In the dark Confederate sea
Rest the heroes of our race;
O'er them waves are sweeping free,
And the pearls of ocean trace
Temples, where the helm should be,
Worn with high heroic grace.
'Twas a desperate strife at best,
And they perished—let them rest
In their silent burial place!—
When our divers, dreading nought,
Plunged to depths, through ocean whirls,
It was all their hope and thought,
To bear back those precious pearls,
Passion freighted, Beauty fraught,
Such as gleam 'mid glowing curls,
Or on baldrick and on banner,
In the old heroic manner,
Broidered all, by high-born girls.
But the divers came no more
From that dark Confederate sea,
With its ceaseless muffled roar,
And its billows sweeping free,
And the pearls were never gathered,
And the storms were never weathered.
Such was Destiny's decree!—
Quench the tear, and stay the sigh,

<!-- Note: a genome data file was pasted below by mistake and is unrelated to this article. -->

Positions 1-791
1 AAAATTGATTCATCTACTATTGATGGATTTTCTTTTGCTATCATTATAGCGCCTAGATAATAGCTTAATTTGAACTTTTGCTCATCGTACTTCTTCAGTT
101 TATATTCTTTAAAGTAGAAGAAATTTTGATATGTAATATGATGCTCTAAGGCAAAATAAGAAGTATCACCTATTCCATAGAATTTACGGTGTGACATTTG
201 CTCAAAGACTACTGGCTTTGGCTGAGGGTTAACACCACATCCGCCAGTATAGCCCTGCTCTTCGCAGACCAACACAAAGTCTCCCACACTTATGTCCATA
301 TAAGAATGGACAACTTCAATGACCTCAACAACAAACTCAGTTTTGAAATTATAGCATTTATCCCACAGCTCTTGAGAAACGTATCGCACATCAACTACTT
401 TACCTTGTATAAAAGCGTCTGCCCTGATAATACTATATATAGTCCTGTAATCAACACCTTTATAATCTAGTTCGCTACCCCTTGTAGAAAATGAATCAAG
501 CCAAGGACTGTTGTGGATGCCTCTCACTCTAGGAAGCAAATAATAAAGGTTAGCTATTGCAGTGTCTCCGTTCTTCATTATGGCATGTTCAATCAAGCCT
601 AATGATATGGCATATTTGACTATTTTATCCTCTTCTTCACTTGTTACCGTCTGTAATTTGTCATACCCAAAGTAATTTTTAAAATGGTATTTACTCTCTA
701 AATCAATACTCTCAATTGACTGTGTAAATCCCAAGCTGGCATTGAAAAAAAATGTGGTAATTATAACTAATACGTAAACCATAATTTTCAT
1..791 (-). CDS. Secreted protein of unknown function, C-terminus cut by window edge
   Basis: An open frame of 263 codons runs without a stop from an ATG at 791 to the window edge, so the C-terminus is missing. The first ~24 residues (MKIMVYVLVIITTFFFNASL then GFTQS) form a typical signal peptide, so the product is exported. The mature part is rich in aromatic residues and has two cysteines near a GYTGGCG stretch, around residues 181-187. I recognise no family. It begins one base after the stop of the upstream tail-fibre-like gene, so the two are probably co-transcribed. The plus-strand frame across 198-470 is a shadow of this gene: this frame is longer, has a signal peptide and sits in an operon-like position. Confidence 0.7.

Nothing now can these avail;
They who nobly strive and die,
Over Fate itself prevail.
Give to those, who on the shore
Wait for sires who come no more,
Shelter from the surf and gale.
Spread the board and trim the hearth,
For the orphans of our race,
Lift from weariness and dearth,
Each young drooping form and face,
Light anew the olden fires
Won from high heroic sires,
And may God bestow his grace!
June 15, 2014
Catherine Anne Warfield, born in Missisippi in 1816, was popular in her native South as both a poet and writer of fiction. After her marriage, she moved to Kentucky and there lived through the Civil War. From her home of Beechmore, she wrote her poem "Drowned, Drowned" on June 15, 1867 (the title references a line in Shakespeare's Hamlet). The poem compares the struggle of the Confederate Army with diving for pearls and, like much of the Southern poetry of the period, elevates these veterans to angelic status in sentimental, patriotic verse: